Why haven’t more women received Grammy nominations? According to Neil Portnow, because they need to “step up.”
Last week, the USC Annenberg Initiative published a study with damning results for the Recording Academy. According to the global think tank, only 9.3% of women in the music industry have received Grammy nominations. In addition, male songwriters receive more credit over their female counterparts, 87.7% to 12.3%. Finally, under 6% of female songwriters had received 6 or more song credits.
So, what does the Grammys think of the results? According to Recording Academy President Neil Portnow, the responsibility to receive more recognition in the music industry falls on women.
“It has to begin with… women who have the creativity in their hearts and souls, who want to be musicians, who want to be engineers, producers, and want to be part of the industry on the executive level… [They need] to step up because I think they would be welcome. I don’t have personal experience of those kinds of brick walls that you face.”
The statement came after only one woman received a top award at Sunday night’s Grammys Awards.
Major female stars and their managers immediately lashed out at Portnow’s insensitive and out-of-touch comments. Lou Taylor, a seasoned music business manager, said in a now-deleted Instagram post,
“I hear the Academy needs a new accountant since you are in debt – I know a good woman who can “step up” and help get you out of debt and help you pull your head out of your a–.”
His TriStar Sports and Entertainment firm represents clients including Britney Spears, Jennifer Lopez, and Mary J. Blige, among others.
Australian rapper Iggy Azalea also lambasted the Recording Academy President. In a tweet, she said,
“Every single woman in the entertainment business has stepped up again and again and been met with the door to the boys’ clubs cigar bar slammed in their face.”
“Neil’s comment was absurd. Female artists came HARD in 2017. But the nominees are selected by peers and their opinion of the music. Which means it’s a conversation about the standards of which the ENTIRE INDUSTRY expects women to uphold.”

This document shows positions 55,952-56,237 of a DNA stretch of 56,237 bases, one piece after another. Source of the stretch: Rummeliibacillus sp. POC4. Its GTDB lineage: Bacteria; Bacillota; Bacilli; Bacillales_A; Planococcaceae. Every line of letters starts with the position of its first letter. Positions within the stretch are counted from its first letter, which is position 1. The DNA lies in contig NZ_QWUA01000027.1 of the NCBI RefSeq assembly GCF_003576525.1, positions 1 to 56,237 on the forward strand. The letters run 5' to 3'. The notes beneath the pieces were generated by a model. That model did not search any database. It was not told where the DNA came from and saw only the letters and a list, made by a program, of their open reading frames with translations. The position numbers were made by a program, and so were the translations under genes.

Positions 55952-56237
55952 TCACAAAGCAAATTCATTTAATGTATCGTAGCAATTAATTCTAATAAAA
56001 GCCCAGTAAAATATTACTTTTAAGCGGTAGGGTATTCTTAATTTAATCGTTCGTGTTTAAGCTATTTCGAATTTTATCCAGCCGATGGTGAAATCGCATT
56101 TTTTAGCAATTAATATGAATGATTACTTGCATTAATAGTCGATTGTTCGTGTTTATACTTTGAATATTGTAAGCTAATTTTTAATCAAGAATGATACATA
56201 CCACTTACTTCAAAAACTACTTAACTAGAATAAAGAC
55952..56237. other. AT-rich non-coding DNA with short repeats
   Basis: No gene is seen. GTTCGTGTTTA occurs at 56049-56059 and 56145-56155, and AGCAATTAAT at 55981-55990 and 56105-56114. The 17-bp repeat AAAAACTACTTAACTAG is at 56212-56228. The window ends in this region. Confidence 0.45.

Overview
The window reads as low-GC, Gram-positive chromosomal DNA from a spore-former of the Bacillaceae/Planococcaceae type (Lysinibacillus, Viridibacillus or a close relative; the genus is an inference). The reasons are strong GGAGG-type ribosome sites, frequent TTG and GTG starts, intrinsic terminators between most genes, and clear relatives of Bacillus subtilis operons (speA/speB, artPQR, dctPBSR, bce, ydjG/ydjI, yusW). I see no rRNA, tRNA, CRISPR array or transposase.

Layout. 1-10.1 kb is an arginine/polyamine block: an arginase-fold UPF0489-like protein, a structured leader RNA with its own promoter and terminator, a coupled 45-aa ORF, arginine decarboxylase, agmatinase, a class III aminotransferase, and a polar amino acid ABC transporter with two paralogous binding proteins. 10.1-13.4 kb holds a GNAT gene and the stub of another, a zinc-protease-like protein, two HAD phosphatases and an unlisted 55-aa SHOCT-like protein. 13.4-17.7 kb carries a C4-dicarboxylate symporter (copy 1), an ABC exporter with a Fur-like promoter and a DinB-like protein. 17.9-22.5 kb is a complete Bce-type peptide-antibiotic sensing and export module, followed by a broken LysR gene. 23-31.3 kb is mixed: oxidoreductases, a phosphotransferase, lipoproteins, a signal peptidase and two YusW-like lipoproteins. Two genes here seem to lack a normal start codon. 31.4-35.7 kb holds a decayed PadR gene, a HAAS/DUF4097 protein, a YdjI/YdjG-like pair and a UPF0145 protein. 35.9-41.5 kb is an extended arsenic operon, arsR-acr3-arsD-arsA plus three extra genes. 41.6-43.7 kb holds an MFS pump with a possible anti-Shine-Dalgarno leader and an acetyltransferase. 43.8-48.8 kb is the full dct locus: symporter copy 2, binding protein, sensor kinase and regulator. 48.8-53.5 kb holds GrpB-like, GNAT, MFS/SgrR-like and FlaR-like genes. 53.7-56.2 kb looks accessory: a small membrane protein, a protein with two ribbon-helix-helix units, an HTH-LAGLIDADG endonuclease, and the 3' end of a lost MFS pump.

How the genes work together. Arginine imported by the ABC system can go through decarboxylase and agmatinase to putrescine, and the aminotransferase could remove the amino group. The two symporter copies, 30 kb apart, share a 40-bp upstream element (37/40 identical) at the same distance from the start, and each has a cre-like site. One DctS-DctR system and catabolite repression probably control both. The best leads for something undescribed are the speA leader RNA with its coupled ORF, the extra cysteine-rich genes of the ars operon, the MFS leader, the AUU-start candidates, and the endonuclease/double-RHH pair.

She also blasted the Grammys for nepotism and lacking justice and fairness in failing to award more women.
On Twitter, Pink wrote,
“Women in music don’t need to ‘step up’. Women have been stepping up since the beginning of time. Stepping up, and also stepping aside.”
Nine-time Grammy winner Sheryl Crow added,
“I wish the Grammys would return to female/male categories. Who will young girls be inspired by to pick up a guitar and rock, when most every category is filled with men? I’m not sure it is about women needing to ‘step up’, (as said by the male in charge).”
Portnow’s comments have also infuriated music fans. On Care2, you’ll find a petition asking Neil Portnow to step down. It reads,
“Neil Portnow’s comments show a complete disregard for the many ways women have been overlooked, discredited, and disempowered in music. At a time when women and men across industries are screaming “Time’s Up” for, not only sexual harassment and assault, but also systemic discrimination that subjugates women and people of color, Portnow’s comments are especially tone-deaf.”
In just a few days, with a goal of 10,000, the petition has reached its mark.
Neil Portnow remains fairly unapologetic over his comments. In a statement published on Variety, the Recording Academy President said,
“Regrettably, I used two words, ‘step up,’ that, when taken out of context, do not convey my beliefs and the point I was trying to make… I regret that I wasn’t as articulate as I should have been in conveying this thought.”
Featured image by Laura Murray (CC by 2.0)